Now was my time to be vulnerable.
I looked him in the eye and admitted that at one time I would have seen him as a monster simply because of his beliefs about gays in the church. I believed that “you were either with me or against me.” My beliefs over time had changed, as I leaned into uncomfortable & meaningful conversations with people who believed differently than me. I told him that my work in restorative justice is really no different than the conversation that we just had. I explained the principles of restorative justice and talked about how these difficult moments between “survivor” & “perpetrator” were some of the most important, spiritual, & connected moments of my life. When we finished our conversation, both of us were forever changed by our interaction.
The values inherent in restorative justice are ones we can adhere to in every aspect of our lives: Howard Zehr, a prominent figure in restorative justice, writes:
1. Honor and value the humanity of all people.
2. Be aware of the impact of your thoughts, behaviors, and actions.
3. When you harm someone, acknowledge the harm you’ve caused and take responsibility for your actions.
4. Treat everyone you encounter with respect – even when you think they don’t deserve it.
5. Involve all parties in decision-making processes.
6. Think of conflicts and harm as opportunities for learning and growth.
7. Listen deeply & compassionately and try to understand even if you don’t agree.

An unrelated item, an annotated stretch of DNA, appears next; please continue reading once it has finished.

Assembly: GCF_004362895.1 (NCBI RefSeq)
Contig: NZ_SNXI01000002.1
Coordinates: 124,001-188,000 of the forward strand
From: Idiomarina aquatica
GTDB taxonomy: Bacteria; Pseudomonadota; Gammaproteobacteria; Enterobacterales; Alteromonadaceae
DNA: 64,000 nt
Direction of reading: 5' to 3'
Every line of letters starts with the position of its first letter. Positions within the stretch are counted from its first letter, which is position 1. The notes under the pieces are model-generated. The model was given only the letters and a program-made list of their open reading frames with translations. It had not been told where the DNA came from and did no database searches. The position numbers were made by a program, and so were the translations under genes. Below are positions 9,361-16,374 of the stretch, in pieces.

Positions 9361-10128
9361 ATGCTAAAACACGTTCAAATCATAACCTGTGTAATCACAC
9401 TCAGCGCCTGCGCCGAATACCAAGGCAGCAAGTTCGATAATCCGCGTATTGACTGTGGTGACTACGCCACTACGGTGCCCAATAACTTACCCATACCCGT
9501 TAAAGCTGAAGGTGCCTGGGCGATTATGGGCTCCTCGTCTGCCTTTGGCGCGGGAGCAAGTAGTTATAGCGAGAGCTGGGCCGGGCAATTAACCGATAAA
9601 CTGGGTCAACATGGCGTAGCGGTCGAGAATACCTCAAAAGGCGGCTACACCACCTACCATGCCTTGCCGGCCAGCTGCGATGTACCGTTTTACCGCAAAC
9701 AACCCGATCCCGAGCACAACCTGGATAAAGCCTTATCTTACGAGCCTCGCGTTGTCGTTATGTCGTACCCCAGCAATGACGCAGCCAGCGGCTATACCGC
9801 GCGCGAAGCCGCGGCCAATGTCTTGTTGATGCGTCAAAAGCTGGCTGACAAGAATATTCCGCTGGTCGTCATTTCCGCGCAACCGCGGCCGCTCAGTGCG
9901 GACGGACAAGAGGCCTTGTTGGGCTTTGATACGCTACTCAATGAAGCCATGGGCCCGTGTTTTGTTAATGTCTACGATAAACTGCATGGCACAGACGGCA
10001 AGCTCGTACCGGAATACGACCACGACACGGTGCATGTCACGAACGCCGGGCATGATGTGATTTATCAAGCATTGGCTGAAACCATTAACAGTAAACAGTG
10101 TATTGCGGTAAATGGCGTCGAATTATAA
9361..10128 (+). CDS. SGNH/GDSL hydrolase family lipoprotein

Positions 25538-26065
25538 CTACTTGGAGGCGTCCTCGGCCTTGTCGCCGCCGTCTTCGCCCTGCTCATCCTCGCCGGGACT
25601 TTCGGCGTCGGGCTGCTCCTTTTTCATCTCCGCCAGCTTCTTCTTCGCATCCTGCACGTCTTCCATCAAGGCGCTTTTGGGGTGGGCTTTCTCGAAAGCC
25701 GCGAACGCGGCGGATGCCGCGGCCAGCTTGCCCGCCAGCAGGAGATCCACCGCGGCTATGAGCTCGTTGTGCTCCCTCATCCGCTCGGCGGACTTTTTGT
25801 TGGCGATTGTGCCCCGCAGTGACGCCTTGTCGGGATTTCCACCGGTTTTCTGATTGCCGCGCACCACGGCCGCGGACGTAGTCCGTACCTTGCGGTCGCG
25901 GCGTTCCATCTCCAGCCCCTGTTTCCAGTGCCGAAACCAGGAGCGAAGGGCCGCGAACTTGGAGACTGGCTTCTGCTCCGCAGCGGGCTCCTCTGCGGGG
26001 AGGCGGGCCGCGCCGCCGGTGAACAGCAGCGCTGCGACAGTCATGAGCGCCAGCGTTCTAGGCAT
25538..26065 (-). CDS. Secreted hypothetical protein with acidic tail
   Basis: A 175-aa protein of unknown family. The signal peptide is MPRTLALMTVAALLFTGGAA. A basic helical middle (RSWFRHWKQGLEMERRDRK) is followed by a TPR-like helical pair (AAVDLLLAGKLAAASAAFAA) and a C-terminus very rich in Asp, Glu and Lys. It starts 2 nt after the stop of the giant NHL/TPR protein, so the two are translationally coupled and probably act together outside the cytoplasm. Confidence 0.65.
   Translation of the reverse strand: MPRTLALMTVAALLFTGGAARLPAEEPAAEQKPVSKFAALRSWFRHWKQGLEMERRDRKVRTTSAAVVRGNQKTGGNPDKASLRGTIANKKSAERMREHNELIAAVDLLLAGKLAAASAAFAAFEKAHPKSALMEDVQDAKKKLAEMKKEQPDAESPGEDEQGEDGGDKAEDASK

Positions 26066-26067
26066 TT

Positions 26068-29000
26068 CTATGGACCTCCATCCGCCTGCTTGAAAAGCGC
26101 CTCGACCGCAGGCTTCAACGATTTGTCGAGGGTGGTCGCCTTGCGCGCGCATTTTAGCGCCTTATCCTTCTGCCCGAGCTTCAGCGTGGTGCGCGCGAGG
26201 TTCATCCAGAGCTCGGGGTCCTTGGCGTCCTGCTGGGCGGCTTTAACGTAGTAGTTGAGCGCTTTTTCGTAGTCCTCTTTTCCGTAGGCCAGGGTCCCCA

8. Engage in dialogue, even when it is hard & even when what is being said is difficult. Remain open to learning.
9. Be careful about imposing your truths onto others.
10. Confront everyday encounters with sexism, racism, homophobia, and other injustices, but do so with sensitivity and compassion.
The way I characterize these values and principles is simple: Be kind. Everyone is fighting a battle you know nothing about.
I know this is difficult to do. I know that humans are quick to judge one another, to segregate based on labels, titles, and social locations, and to hold firm to our beliefs and opinions. In doing so we miss important opportunities for connections with others. I don’t remember the name of the man in the coffee shop, but I know that the conversation deeply impacted both of our lives.
The next time you are in line at a store, or sitting alone in a coffee shop I challenge you to lean in. Find someone who is different from you, someone you wouldn’t typically connect with, and engage in a dialogue with them. How did this impact you? Them? What did you learn?
If the thought of doing this terrifies you, think about the following questions. What kind of world do you want to live in? A world where we are all connected? A world without hatred and judgement? A world where every story matters and every voice is elevated? Or do you want to live in a world where people, including yourself, are dismissed simply because you are different? Because you made a mistake? Because you committed a crime?
Change begins with the actions of one person. Your connection to another human being will help you connect more to yourself. This might be an overwhelming or uncomfortable thought, but I assure you, it is worth it.